BWW Blog: Representation - The Fear of Seeing Yourself or Why I Regret Not Listening to A Strange Loop Sooner
I always avoided talking about how being a black man and being a part of the LGBTQ+ community informs my writing and the topics I chose to write or not write about, as I thought that subject brought boredom to an audience. I remember bringing this topic up in my resident assistant class at my university when a guest speaker gave a presentation about Diversity and Inclusion.
I raised my hand to respond to a question about experiences to talk about how I loved shows like Fleabag, The Marvelous Mrs. Maisel and how those scripts have been very influential on my screenplay writing and the struggle I had from my own community, which is predominantly African-American, who mocked my pursuit to have a career in the arts and said if I were to do it I would have an obligation to the community to only write "black stories."
"Being a black man, am I limited to only writing black stories? Am I able to write more than just that? I feel like I can tell that and so much more?"
Sadly, This isn't new. In my music lessons and classes, one of my professors, who still to this day holds to his comments, told me "[he is] shocked that I was unable to play jazz." Comments ranged from "You're black and you NEED to learn how to play jazz," to comments that demeaned my want to pursue musical theatre and discredited my work as a whole: It's your roots and it's a shame that you don't know your roots...You wanna be white so bad I see?
I avoided this subject for the sake of being soporific, but in the wake of the George Floyd murder and other black lives that were killed in a racist action, I had the opportunity of talking to my non-black peers about why "Black Lives Matter." Those conversations were uncomfortable, as I felt I shouldn't be the monolith for all things "black," but those conversations were educational and productive. Now it's time for me to have that uncomfortable conversation with myself:
I love the work and have huge respect for Tyler Perry, Kenya Barris, Spike Lee, Ava Duverny, Lena Waithe, Janet Mock and the plethora of black writers that came before me, but a part of me does not see myself reflected in their stories. I understand that other people see themselves reflected in the aforementioned artists above, but I hope you understand my plea that I sadly don't. If I hear another person recommend that I watch Moonlight one more time to look for "my" representation, I will scream!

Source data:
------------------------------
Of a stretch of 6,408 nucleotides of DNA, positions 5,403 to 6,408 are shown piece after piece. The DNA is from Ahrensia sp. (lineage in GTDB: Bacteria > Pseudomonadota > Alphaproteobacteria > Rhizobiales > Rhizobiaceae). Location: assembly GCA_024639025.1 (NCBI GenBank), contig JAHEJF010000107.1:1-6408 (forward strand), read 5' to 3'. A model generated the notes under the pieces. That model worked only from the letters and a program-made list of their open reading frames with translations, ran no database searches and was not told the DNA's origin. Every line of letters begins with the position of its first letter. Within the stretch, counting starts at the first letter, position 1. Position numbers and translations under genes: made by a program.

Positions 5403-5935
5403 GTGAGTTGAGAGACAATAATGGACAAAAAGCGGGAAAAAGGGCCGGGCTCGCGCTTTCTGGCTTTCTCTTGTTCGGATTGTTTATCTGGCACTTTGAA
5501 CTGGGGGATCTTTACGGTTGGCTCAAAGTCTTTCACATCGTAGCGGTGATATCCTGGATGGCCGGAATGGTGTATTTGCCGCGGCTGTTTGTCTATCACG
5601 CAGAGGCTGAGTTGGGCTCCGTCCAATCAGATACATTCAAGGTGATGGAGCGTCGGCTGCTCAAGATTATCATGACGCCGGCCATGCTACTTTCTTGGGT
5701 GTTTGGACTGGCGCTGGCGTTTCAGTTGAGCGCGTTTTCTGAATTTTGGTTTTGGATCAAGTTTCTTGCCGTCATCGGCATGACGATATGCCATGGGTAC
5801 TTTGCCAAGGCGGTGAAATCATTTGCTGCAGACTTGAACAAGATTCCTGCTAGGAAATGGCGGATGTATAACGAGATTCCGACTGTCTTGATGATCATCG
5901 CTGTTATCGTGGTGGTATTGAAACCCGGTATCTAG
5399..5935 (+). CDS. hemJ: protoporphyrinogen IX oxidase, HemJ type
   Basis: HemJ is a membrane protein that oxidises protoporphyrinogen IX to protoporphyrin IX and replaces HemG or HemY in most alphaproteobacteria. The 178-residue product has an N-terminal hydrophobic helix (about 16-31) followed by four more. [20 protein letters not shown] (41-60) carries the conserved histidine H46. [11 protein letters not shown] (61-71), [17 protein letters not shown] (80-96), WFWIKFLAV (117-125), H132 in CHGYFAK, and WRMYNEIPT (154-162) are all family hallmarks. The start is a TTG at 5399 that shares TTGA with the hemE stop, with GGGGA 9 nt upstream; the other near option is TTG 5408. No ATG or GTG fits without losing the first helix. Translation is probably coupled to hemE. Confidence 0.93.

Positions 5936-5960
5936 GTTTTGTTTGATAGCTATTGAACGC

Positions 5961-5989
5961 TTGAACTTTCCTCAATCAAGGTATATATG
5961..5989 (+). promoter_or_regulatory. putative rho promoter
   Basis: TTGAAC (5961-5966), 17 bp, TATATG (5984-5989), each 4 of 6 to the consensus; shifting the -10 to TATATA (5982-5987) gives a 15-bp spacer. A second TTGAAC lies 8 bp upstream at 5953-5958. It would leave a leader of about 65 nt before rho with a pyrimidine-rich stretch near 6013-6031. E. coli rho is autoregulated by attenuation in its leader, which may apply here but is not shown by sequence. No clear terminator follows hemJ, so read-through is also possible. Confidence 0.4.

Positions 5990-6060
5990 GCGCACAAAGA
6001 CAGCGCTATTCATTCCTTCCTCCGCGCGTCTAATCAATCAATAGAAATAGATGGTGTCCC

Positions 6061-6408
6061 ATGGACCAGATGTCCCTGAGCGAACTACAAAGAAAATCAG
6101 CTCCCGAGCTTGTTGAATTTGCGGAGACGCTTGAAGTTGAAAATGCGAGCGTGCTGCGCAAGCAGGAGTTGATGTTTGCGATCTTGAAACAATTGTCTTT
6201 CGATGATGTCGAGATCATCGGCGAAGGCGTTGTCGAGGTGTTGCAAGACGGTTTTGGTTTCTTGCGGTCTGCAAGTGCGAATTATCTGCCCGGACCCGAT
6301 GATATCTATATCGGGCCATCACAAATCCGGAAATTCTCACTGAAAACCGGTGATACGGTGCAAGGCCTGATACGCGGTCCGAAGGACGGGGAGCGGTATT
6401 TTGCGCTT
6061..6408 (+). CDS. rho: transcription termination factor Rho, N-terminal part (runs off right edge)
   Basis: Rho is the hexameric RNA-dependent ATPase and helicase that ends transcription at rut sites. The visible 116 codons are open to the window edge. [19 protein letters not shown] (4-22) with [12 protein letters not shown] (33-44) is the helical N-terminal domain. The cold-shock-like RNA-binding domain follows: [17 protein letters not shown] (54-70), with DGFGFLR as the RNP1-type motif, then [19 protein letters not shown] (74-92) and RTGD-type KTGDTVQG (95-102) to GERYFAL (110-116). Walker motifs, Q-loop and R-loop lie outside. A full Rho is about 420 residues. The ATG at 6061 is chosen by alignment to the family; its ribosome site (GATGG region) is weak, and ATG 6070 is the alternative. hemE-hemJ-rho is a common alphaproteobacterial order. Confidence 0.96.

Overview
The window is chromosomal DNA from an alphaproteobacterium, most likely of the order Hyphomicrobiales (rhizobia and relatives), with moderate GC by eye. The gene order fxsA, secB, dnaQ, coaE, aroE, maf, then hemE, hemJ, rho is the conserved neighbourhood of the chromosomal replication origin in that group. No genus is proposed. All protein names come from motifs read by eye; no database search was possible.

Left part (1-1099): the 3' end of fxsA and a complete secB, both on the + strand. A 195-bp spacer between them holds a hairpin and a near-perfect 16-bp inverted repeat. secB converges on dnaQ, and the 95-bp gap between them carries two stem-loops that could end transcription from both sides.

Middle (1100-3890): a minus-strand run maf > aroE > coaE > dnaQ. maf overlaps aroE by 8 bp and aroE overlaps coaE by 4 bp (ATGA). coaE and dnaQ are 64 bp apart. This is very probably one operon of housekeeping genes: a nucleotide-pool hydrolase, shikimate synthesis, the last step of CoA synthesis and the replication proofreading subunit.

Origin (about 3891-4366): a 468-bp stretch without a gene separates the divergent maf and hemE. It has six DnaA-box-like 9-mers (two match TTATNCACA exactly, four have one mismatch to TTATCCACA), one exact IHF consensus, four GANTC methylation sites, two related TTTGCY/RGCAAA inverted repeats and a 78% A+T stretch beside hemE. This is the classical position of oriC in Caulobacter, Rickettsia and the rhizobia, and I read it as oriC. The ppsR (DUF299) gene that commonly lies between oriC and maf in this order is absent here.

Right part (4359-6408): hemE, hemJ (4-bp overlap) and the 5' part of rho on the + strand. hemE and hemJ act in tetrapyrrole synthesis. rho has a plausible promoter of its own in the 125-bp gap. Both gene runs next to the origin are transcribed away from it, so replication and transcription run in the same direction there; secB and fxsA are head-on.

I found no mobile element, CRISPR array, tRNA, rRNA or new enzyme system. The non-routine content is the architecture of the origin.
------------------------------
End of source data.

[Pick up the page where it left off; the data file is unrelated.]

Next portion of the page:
This discrepancy lies in my experiences. I remember the first racisms and prejudices I experienced were in my own community where people proclaimed that "[I] wasn't black enough." It's heartbreaking to recollect that one of my middle school classmates told me that "if I was their father's son, they would beat me until I got blacker." These life experiences, some would call it traumas, left me not culturally confused, but confused in who I was as a person and where I fit in. I spent all my education and adolescence figuring it out. It turned out that I was a guy who loved musical theatre, films, television and wanted not just a career in it but a life in it.
One of my high school English teachers told our class that you should "write what you know" and that's how you become successful. I still hold that advice dear to my heart, but as I grew up, I learned that "writing what you know" actually means "writing the themes you know." I came to this realization when I finally listened, after a few years of deferring it, to Michael R. Jackson "emotionally autobiographical" musical A Strange Loop.
I heard about Mr. Jackson when I was interning at the ASCAP Foundation and I had the opportunity to have a meeting with Michael Kerker, the Director of Musical Theatre for ASCAP. In that meeting, he gave me a list of composers I should be on the watch for and Michael R. Jackson was on the list. On the train ride back home, I researched all the names and I remember coming across A Strange Loop. Mr. Jackson was the only African American composer on the list, so I felt a strange connection to him as being a composer for theatre felt not like a pipe dream anymore. I followed him on all social media and made sure to keep an eye out for his musical A Strange Loop. I compared this show to [title of show] when I read what the musical about and [title of show] is one of my favorite musicals ever so I loved the concept. A few months pass by and I see a trailer released on the Playwrights Horizons' YouTube page for it.
I'm sad to admit it, but I was honestly scared and it took me a few minutes to get through it. It was almost like force feeding vegetables or swallowing a too big pill. One of the lyrics that subconsciously stuck with me was:
"Blackness, queerness, fighting back to fill this cishet, all-white space